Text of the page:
Trust

A pandemic side effect? More cyberthreats in health care. Here are 4 reasons why

March 16, 2021 | By Dorothy Pomerantz

In the middle of a pandemic, the last thing any hospital wants to do is make life even more complicated for its staff and patients. But that’s exactly what happened in France last month, when two separate hospitals were hit with ransomware attacks, forcing them to shut off internet service. One was forced to postpone patient surgeries and redirect emergency room care and the other resorted to paper charts, record-keeping and appointment logs.

These sorts of attacks have been a growing problem for the health care industry and are increasing in frequency during the pandemic. In 2020, health care data breaches were up 25% in the U.S. over the previous year. Here’s why:

  1. Medical data is everywhere. Over the past decade, the industry has digitized, meaning there is now electronic data on just about every aspect of health — from an individual’s blood pressure to global vaccine research — and on many kinds of connected devices. Data moves from medical offices to pharmacies to the patient and insurance companies. While this easy flow of communication is a boon for patients and doctors, it creates potential weak spots that hackers can exploit.

    “There are plenty of security gaps,” says Beth Griffin, who leads health care cyber and intelligence efforts for Mastercard. “There can be gaps in how the data is being stored. There are vulnerabilities in people accessing data from mobile phones. There can be gaps in relationships with third-party vendors.”

  2. Ransomware attacks can be lucrative. Ransomware attacks, in which cybercriminals hold an entire hospital system’s IT hostage, can bring care to a screeching halt. Delays in sending and receiving information can mean the difference between life and death. With people’s health at stake, organizations are motivated to pay up quickly.

  3. Health care scams are constantly evolving, feeding the need for more data. Breached medical records, including stolen credentials and medical files, are increasingly available on the dark web. That’s where medical records can be 50 times more valuable than payment card information. Criminals can use it to set up fake medical businesses or file false claims with insurance companies. Stolen troves of data can include personally identifiable information for patients and their relationships with their health care providers, which could be harnessed for phishing or ransomware scams.

  4. Overburdened health care organizations are underprepared for cyberattacks. The financial world has adjusted to dealing with fraud — stopping a potentially bogus charge as quickly as it’s made. But the health care industry is still adjusting to new levels of digitization. Hospital systems are also trying to operate during COVID-19 with overworked staff and many administrators working from home. They might be easy prey for a phishing attack, for example – when someone opens an authentic-seeming email and unknowingly downloads malware that can infect an entire company. “The pandemic is stretching personnel who are paying less attention to details,” Griffin says.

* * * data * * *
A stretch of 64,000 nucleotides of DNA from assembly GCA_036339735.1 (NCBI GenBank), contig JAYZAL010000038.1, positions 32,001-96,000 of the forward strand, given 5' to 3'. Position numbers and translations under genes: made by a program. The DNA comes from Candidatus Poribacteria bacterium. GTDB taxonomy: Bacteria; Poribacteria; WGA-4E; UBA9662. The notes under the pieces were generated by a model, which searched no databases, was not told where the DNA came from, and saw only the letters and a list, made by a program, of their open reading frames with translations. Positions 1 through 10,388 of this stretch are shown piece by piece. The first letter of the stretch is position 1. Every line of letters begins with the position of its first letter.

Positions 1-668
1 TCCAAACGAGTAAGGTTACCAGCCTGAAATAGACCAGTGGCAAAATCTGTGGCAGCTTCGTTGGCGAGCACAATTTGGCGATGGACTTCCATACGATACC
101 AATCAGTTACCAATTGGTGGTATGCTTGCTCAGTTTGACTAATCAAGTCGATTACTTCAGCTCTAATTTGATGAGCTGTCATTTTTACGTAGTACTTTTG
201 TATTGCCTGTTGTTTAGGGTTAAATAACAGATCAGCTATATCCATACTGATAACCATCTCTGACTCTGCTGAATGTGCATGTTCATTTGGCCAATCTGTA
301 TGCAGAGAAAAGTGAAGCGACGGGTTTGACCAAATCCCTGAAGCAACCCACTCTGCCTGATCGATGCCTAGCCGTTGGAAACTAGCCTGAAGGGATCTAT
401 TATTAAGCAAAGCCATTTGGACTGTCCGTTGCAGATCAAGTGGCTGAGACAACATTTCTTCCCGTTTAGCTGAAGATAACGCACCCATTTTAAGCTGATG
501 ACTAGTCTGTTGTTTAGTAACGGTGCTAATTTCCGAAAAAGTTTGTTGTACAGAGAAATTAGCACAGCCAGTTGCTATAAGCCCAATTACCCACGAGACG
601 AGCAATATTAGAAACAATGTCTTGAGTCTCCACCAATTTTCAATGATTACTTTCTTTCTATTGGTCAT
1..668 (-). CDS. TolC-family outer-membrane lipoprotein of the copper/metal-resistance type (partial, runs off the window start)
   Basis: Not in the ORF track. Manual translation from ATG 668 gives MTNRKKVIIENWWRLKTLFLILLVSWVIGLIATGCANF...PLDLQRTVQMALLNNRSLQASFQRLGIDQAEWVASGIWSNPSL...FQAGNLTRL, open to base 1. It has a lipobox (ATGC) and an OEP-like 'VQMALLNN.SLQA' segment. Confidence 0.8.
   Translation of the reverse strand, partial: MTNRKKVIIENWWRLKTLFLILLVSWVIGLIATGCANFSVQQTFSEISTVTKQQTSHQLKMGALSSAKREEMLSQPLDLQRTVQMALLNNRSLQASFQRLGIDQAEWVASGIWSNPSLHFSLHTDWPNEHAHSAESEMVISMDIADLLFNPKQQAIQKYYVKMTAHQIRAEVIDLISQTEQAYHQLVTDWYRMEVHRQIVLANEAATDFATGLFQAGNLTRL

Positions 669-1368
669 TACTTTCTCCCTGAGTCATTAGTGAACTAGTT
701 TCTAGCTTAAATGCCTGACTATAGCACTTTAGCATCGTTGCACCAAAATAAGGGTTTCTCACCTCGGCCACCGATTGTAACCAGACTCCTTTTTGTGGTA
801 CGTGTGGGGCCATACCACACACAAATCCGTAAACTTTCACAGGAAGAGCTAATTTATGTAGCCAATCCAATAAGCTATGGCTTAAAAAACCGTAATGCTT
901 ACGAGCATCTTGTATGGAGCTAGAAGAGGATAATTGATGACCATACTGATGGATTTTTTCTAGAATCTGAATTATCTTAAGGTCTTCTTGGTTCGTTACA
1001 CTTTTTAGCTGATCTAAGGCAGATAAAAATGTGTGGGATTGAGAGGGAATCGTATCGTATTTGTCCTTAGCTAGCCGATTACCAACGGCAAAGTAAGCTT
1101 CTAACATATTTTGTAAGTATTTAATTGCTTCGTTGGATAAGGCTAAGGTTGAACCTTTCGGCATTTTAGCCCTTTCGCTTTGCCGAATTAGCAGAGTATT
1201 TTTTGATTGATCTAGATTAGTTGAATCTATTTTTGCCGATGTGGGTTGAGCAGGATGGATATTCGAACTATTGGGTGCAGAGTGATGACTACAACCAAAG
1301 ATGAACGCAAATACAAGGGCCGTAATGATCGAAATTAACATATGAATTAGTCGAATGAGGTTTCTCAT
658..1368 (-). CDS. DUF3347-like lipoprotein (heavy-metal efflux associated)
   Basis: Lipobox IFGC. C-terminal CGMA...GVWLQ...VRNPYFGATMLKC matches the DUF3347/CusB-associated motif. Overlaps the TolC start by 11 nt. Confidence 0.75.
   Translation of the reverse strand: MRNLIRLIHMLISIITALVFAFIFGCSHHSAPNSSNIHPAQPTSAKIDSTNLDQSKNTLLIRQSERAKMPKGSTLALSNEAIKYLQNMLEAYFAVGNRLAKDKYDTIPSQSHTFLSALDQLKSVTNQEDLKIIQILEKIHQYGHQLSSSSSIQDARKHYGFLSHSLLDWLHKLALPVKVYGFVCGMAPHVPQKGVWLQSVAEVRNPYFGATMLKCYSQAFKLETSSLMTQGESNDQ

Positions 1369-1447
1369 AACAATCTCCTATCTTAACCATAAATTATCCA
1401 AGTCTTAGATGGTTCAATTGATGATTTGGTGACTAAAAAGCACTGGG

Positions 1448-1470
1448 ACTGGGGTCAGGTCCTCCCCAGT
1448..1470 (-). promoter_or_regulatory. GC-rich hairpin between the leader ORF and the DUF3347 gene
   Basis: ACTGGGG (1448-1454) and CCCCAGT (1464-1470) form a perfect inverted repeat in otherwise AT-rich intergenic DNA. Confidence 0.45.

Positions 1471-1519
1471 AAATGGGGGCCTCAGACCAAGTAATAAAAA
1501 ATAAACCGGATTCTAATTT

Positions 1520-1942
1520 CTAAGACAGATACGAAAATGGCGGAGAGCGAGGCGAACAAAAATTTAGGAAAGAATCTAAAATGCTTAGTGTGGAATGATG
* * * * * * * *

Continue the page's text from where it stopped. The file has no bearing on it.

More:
All these digital touchpoints mean health care organizations need to continuously monitor and implement security measures along every step to diagnose potential weaknesses.

One of the biggest concerns is outside vendors who have access to critical data and systems to help keep their organizations running. While essential, this creates what is known as “third-party risk,” in which hospital or medical office data may be exposed if those supply chain vendors are attacked. Organizations need to constantly think about impact a supplier failure could have on their operations.

That’s why at the start of the pandemic, RiskRecon, a Mastercard company, offered free access to its services for health care organizations through the end of 2020, helping them assess their digital footprint and identify weak points, creating a risk heat map of potential vulnerabilities. RiskRecon was also recently selected as the first global ambassador for the Health Information Sharing and Analysis Center (Health-ISAC), a nonprofit forum for health care companies to collaborate on cybersecurity.

To tackle these cyber security challenges – from ransomware to fraud to complex supply chains – staying ahead of the threat is more important than ever. Tools like RiskRecon and information sharing through Health-ISAC are just some of the ways an organization can improve its security posture.

“The cyber threats facing the healthcare sector are challenging, and as part of any risk management program, they need to be addressed through strategic planning and thoughtful investment,” says Errol Weiss, Health-ISAC’s Chief Security Officer. “It’s literally the equivalent of spending thousands now to prevent something that’s preventable or paying millions later to recover from a catastrophe.”

Call it preventative medicine.

“The more insights we can share into the shifting cyber landscape, and the more actionable they are, the better prepared we all will be to keep ahead of the criminals,” says Simon Hunt, executive vice president for security and cyber innovation at Mastercard. “We may be able to see the end of the pandemic, but the need to safeguard and protect patients, staff and systems will never end.”

Dorothy Pomerantz, Contributor